The banks are expected to post big annual profits again for 2014 despite investors dumping them ahead of the Reserve Bank’s decision to keep the cash rate at 2.5 per cent on Tuesday afternoon.
There could be some long-term justifications for the sell-off. Goldman Sachs is forecasting that the recovery in lending growth, up 5.4 per cent compared to a year ago, will “stall” in the next 12 months.
Higher capital imposts are also more likely for the bigger banks in the years ahead.
Bank of Queensland will kick off the main round of bank annual reports on October 9, with analyst forecasts tipping a 20 per cent rise in cash profit for the year to about $300 million and a 13 per cent rise in earnings and dividends a share.
Australian Prudential Regulation Authority figures show BoQ’s mortgage lending grew about 2 per cent between August last year and August this year. This is well behind system housing growth of 6.7 per cent. But BoQ will get a big boost from $440 million in business loans and deposits it bought with its acquisition of Investec Bank (Australia), completed in late July.
According to APRA figures, BoQ’s business loan book has grown about 5.8 per cent in the year to August, compared to total business lending growth of 3.2 per cent.
This was also aided by new customer wins outside Queensland. The company is also expected to give an update on the search for a replacement for chief executive Stuart Grimshaw, who is expected to take up a new job at pay day lender EZCorp in Texas at the end of October.
But the focus will be on the slower growing big banks, three of which – ANZ Bank, NAB and Westpac – report in late October and early November, and whether they can continue their big shareholder returns of recent years.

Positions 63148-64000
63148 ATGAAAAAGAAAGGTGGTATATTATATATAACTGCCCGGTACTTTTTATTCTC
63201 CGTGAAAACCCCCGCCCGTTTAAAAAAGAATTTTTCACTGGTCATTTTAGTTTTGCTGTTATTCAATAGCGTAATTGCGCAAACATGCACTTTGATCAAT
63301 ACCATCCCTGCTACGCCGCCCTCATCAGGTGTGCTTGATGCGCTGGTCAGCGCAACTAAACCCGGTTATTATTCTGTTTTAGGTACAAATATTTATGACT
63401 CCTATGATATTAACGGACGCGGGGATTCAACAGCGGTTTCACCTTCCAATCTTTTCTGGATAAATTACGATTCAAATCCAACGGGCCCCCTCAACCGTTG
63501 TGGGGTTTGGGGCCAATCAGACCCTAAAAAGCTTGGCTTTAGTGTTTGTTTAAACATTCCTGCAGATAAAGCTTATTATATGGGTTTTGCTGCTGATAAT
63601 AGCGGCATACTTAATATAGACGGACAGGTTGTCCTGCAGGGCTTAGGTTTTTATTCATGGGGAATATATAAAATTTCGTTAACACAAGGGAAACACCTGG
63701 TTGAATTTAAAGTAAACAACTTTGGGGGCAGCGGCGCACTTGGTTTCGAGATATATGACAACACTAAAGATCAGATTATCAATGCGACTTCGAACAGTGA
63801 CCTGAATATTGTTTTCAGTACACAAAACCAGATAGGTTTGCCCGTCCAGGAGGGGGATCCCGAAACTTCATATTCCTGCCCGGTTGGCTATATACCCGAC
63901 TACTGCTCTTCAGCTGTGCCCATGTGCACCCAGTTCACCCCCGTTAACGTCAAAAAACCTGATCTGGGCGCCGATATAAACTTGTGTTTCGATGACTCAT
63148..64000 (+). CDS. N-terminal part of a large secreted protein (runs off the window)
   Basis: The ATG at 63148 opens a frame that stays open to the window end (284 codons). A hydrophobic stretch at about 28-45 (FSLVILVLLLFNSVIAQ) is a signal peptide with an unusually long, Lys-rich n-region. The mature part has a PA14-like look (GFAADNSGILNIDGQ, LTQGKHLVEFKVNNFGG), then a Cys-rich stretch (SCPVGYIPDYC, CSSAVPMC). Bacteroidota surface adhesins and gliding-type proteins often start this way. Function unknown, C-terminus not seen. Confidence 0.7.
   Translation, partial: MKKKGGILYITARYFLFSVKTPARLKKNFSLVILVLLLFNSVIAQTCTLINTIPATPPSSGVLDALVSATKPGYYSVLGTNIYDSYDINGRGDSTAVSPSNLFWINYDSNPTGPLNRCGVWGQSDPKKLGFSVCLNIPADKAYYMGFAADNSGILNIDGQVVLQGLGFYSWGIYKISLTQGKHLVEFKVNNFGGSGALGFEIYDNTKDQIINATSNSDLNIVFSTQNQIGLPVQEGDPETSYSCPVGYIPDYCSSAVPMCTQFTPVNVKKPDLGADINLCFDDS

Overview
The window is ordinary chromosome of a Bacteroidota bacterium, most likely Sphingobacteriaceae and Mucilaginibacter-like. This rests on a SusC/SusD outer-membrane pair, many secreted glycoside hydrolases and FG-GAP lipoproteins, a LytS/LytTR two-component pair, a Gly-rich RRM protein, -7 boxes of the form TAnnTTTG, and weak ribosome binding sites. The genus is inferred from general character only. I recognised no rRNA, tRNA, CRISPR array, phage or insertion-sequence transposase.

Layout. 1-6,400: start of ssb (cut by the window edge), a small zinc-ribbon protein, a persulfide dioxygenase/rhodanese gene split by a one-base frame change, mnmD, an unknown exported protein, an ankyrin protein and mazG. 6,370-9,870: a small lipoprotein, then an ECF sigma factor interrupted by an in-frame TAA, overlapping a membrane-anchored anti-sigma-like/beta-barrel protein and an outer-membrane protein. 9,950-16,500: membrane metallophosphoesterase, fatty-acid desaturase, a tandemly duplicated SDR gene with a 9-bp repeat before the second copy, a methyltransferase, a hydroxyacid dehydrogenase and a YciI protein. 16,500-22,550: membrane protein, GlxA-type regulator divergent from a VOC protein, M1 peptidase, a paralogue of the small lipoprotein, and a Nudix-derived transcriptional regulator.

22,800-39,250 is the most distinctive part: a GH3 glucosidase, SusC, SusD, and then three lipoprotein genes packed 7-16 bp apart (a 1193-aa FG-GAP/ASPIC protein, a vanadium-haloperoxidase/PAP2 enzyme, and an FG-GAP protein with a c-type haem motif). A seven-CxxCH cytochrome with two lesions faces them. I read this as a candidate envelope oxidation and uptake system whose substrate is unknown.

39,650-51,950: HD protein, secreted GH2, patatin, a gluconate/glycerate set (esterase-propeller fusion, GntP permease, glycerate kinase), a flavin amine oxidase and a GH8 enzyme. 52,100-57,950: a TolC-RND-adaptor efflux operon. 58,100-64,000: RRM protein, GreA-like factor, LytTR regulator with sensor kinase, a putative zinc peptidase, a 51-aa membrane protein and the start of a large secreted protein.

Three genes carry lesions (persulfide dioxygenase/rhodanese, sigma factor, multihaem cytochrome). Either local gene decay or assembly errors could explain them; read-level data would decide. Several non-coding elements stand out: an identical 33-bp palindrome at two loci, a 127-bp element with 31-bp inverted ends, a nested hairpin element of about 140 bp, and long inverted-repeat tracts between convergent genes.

Investors are worried the end is nigh for big profits and dividends at the big banks, with the Murray financial system inquiry expected to recommend the majors raise more capital against their mortgages.
There is also the spectre of moves by the Reserve Bank and APRA to dampen soaring house prices in Sydney and Melbourne with targeted measures against investors. However, Deutsche Bank analysts James Freeman and Andrew Triggs expect the impact of any such measures on the big banks to be “limited”.
Goldman Sachs analysts Andrew Lyons and Jien Goh expect NAB to lift its common equity tier one capital level to the top of its target range of between 8.75 and 9.25 per cent due to woes in its British division. But it’s likely too early for any real impact from these possibilities. Once again, the investment bank expects rock bottom arrears rates will continue to keep a lid on impairments, which in turn bolsters earnings.
Consensus estimates have NAB as the worst performer, with about 6 per cent growth in cash profits for 2014 to about $6.2 billion and earnings per share up about 2.7 per cent to $2.60. Its British business continues to be a drag, with provisions likely to hit earnings. New chief executive Andrew Thorburn is expected to give an update on the listing of its US business Great Western Bancorp and a possible sale of MLC’s life insurance arm.
NAB has been gaining ground in mortgages in Australia, but has been losing business borrowers to Westpac and ANZ. But Goldman Sachs believes NAB is beginning to claw those back, with its total lending growth expected to be about 3.5 per cent for the second half of 2014, ahead of ANZ on about 2.5 per cent.
ANZ is expected to report better earnings, however, with a 9 per cent rise in cash profits to just over $7 billion for 2014, according to consensus estimates. Westpac is expected to report a similar rise in cash profit after tax of about 8 per cent to $7.6 billion. Westpac is expected to pay out about $2.42 a share in dividends for the year and ANZ about $2.53.
Investors should also be happy with Macquarie Group, which has achieved huge mortgage growth in the year to August of 66 per cent, according to APRA, and has indicated better than expected fee revenue. On October 31, Goldman Sachs expects it to report a 28 per cent rise in its cash profit for its first half 2015 result to $642 million and a 37 per cent rise in dividends a share to $1.35.
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